It made no sense to hire an indie director to make a movie about a doll, but Greta Gerwig and her crew provided $1.5 billion reasons why “Barbie” was a very good idea.
Greta Gerwig didn’t always think that “Barbie” was going to be made, and maybe that’s why the movie turned out to be so weird, so subversive and so successful. Long before the film’s grosses neared $1.5 billion, it was just an idea that didn’t make a lot of sense to the onetime indie actress whose directorial career was on a hot streak with “Lady Bird” and “Little Women.” And maybe the fact that it didn’t make a lot of sense and that star Margot Robbie had brought her the idea at a time when the movie business was reeling was a reason to take a shot at turning Mattel’s toy franchise into a film.
“It’s an object,” Gerwig said. “It’s a doll. There’s no character, no story. The very nature of Barbie is that it’s a toy to be projected onto. We would have to invent a character and a story that felt somehow part of it but had to go beyond it. It felt terrifying in that way. Also, she’s been around since 1959 and people love her, people loathe her and everything in between. It just felt like the exact kind of idea I like, which is just on the edge of ‘how is this even possible?’”
She laughed. “And then I roped Noah (Baumbach, her partner and co-writer) into it, and his reaction was basically, ‘Why are you making us do this?’ But then, as we got going, he said, ‘Oh, this is really fun.’”
But for a while, it was fun that seemed unlikely to be made. “We were in the middle of lockdown, the spring/summer of 2020,” she said. “In that moment, nobody was going to the movies. So there was this feeling that the world that we love of moviegoing and being together doesn’t even exist.” And that, in a way, freed them up to write a seriously wacky script that could find room for nods to everybody from Stanley Kubrick to Marcel Proust. “We thought, well, nobody’s ever gonna let us make this. So then it became, ‘Let’s (write) the greatest script nobody ever makes!’”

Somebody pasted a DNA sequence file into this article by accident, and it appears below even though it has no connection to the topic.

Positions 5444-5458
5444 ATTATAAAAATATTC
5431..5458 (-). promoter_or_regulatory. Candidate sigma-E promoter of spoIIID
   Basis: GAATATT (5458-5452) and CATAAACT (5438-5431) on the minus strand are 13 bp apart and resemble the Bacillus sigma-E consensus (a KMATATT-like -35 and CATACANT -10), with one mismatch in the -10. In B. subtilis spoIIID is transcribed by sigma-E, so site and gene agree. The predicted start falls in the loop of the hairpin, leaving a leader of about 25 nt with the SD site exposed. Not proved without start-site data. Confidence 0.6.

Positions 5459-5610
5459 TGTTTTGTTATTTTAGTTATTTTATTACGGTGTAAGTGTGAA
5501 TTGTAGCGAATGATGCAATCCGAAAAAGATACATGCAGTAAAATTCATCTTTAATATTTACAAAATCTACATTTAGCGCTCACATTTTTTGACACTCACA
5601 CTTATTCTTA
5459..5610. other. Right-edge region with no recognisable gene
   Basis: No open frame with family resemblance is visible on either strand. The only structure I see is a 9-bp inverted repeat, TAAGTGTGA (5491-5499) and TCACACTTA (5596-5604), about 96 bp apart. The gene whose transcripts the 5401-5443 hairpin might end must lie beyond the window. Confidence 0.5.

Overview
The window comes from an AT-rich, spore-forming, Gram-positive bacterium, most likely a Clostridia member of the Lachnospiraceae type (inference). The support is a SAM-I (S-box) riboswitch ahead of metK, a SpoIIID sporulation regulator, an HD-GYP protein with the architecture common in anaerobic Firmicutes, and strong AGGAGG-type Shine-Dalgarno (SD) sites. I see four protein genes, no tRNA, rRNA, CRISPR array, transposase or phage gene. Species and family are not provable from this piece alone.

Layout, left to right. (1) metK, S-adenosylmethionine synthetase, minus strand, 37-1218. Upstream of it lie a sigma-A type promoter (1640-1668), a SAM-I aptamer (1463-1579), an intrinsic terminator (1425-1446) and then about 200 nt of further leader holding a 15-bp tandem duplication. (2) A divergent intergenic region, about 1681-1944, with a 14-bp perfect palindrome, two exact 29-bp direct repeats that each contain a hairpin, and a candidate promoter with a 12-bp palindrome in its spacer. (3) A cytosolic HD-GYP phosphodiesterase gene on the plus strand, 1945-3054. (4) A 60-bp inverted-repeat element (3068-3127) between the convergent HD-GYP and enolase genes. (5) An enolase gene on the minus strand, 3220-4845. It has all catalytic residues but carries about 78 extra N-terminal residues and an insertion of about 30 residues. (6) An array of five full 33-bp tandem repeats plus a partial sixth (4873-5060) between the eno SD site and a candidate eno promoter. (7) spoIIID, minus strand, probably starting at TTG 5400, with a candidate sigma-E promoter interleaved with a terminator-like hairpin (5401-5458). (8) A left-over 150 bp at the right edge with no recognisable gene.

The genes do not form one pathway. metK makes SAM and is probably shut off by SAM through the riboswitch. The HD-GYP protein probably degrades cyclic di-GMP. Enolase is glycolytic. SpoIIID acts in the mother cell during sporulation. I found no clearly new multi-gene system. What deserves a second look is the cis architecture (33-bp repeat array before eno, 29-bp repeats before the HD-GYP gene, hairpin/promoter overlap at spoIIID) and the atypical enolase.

Warner Bros., though, wanted to be in the Gerwig and Robbie business, and Mattel was actually OK, more or less, with a script that acknowledged the divisiveness of their signature doll and made fun of their executives. So Gerwig assembled what she calls a “dream team” of collaborators and made a movie whose shooting she summed up this way: “It felt like going to a great party that you don’t really know how the night’s gonna go, but just when you think it’s over — nope, it’s fireworks!”
But “Barbie” was always meant to be more than just fireworks. Like Gerwig’s last movie, “Little Women,” it simultaneously tells a story and interrogates the way that story has been told in the past. “That’s true,” Gerwig said. “In ‘Lady Bird,’ too, there’s a way in which I was using the framework of a high school movie. With ‘Little Women,’ we had the framework that was not only from the past, it was fiction, and there’s a loss and loneliness embedded in that. With this one, it was going in all directions. And part of that was asking, ‘How has Barbie functioned in culture? What does this object mean? What do dolls mean?’ I kept coming back to the fact that our relationship with dolls is so strange. We’re so advanced — we have 5G, whatever that means, and yet we still take inanimate objects and have feelings about them and arguments about them. That seems almost mystical. We think of ourselves collectively as being beyond that kind of magical thinking, and yet we engage in it every single day.”
To slip those ideas into a major-studio movie is sneaky, and to have that movie turn into an historic blockbuster was, to Gerwig, thrilling. “It feels very connected to my childhood dreams,” she said. “I grew up in Sacramento, where it gets really hot in the summer. So you’d go to a dark, cold theater in the middle of summer and have a movie overwhelm you. I have a sense memory of being at a big movie theater with a lot of people in the summer. So not only do I get to make a movie about a doll that’s so intimately connected with childhood, to see audiences dressed in pink is like getting to enact a version of the excitement I felt going to movies in childhood.” —STEVE POND